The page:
It shows that the Age has the highest degree of trust with readers, 79 per cent, outpolling the Sydney Morning Herald at 74 per cent, and significantly outpolling the Australian (69 per cent), the Courier Mail (65 per cent), the Herald Sun (54 per cent), and the Telegraph (52 per cent). Moreover, more Age readers trust their paper “a lot.” I would argue that this high level of trust exists because readers know and understand the Age well. They know what it stands for, and there is a reservoir of goodwill towards it. Should newsprint editions of the Age disappear within the next ten to fifteen years (as seems likely to me), a wise management would be keen to carry this reader trust across the digital divide. That’s what needs to be safeguarded in the complex process of outsourcing subbing functions and in grouping the Age and the SMH within a single Metro division.

I recently finished a PhD about the Age’s history in the first half of the twentieth century, and when I heard the Pagemasters announcement and read about the petition that followed it, I was struck by how oddly the episode sat against the Age’s traditions. For much of the paper’s 157-year history, it would have been simply unimaginable for staff journalists and their union to find it necessary to remind the paper’s proprietors of the Age’s editorial traditions and the need to protect them. It was not for nothing that the historian John La Nauze coined the phrase “The Age and its noisy history.” When I read the company’s announcement about Pagemasters, it seemed to me I could hear the grinding and shifting of tectonic plates.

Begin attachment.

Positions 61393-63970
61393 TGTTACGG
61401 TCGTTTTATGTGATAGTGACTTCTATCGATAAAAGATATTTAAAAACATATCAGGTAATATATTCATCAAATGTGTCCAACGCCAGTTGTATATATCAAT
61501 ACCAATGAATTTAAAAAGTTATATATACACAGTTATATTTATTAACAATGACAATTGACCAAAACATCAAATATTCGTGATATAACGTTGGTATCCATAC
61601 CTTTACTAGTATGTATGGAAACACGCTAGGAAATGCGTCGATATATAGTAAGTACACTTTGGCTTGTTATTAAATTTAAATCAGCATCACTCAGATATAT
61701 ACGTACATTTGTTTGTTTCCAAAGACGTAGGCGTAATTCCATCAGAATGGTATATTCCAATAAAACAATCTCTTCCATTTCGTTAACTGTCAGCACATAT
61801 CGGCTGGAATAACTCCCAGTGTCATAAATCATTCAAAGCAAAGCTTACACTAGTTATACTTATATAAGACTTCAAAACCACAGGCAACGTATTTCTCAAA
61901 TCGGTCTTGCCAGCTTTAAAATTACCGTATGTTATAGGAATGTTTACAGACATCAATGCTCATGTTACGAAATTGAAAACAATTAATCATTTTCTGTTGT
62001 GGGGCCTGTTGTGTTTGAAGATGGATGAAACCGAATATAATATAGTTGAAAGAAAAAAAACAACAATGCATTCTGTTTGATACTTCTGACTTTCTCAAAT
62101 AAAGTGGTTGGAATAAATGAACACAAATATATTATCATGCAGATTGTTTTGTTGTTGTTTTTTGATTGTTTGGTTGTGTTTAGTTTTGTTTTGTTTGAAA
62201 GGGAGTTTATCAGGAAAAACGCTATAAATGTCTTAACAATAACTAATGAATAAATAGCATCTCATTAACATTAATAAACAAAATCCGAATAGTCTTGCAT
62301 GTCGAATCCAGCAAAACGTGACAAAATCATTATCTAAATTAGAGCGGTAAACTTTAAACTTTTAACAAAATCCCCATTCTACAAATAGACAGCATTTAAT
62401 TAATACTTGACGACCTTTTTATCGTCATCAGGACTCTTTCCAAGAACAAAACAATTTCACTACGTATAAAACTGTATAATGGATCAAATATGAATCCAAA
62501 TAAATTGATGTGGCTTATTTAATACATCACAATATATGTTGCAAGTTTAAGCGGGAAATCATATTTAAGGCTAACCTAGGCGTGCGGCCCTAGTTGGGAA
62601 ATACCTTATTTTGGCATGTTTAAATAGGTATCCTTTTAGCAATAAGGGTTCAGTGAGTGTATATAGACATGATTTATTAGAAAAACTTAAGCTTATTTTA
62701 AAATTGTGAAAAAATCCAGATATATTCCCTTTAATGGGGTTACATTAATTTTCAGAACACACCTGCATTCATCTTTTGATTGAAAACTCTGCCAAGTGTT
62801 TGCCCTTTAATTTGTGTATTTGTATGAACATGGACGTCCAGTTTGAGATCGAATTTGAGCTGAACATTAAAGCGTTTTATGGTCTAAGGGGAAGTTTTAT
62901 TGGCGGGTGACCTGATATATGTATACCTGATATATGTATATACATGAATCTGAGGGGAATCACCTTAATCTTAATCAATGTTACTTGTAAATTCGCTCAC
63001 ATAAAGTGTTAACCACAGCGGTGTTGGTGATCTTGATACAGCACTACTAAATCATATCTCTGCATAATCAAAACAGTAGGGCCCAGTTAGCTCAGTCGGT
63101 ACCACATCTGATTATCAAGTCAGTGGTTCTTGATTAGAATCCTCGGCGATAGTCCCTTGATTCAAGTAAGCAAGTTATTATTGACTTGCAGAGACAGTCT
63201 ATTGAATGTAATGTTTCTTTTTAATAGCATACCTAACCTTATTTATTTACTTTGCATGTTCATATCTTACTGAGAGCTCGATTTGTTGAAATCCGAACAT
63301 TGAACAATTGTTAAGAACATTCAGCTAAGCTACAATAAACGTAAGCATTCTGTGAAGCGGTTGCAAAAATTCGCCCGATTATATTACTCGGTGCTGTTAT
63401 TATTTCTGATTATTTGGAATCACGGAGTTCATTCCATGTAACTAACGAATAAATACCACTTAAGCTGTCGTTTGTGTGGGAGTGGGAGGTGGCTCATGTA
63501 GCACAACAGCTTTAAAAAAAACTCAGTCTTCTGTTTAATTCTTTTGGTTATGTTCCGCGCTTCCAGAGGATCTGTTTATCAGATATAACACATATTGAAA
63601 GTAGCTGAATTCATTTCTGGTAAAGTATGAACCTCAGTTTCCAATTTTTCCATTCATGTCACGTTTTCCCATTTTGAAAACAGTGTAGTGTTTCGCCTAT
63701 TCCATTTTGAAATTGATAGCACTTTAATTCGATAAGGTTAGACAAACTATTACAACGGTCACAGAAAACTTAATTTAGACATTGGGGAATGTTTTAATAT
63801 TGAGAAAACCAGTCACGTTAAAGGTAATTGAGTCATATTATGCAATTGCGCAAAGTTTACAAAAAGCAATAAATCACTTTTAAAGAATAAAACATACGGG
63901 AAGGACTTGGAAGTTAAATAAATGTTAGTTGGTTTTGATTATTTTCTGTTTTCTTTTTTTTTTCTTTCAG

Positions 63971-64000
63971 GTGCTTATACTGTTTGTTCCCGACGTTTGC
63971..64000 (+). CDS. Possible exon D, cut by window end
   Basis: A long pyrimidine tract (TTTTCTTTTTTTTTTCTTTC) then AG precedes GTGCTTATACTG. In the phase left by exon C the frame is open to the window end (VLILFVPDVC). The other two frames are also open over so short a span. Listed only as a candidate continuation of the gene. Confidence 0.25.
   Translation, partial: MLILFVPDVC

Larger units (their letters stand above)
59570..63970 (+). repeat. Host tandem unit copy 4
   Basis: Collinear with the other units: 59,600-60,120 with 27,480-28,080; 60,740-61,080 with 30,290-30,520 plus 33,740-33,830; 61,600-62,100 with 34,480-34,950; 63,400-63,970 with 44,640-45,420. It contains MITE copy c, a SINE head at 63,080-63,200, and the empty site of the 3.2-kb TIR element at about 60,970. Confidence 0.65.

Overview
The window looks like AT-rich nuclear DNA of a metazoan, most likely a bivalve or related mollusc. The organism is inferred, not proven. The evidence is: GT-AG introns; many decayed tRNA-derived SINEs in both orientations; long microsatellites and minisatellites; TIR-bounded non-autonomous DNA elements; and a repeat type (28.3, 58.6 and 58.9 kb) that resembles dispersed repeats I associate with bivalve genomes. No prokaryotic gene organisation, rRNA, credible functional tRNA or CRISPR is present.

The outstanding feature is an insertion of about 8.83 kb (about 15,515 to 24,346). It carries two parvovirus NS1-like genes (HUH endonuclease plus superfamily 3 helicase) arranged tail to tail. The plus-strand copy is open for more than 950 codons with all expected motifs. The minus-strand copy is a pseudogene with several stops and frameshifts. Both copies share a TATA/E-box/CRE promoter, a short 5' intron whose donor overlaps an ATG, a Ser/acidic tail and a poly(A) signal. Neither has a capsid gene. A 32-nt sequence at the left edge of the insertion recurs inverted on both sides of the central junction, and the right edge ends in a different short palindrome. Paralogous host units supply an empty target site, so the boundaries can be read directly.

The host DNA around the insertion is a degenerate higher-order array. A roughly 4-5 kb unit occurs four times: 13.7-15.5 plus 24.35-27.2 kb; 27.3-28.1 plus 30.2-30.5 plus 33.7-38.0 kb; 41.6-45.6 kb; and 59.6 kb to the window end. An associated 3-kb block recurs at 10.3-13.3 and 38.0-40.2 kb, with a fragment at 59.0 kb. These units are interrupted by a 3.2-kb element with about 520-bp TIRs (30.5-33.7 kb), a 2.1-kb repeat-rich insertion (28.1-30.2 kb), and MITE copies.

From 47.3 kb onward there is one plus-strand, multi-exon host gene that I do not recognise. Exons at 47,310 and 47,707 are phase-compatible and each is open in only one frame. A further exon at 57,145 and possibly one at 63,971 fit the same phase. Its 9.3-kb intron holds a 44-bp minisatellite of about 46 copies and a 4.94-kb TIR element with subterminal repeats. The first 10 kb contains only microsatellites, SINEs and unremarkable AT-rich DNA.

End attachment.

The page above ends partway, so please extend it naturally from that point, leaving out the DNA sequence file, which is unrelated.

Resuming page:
The other momentous development at Fairfax this year has been the departure of John B. Fairfax and his family from the company’s share registry. In his A.N. Smith lecture, Greg Hywood paid homage to John B. and his family for the contribution they had made to independent journalism. But later he went on to discuss proprietors more generally, saying: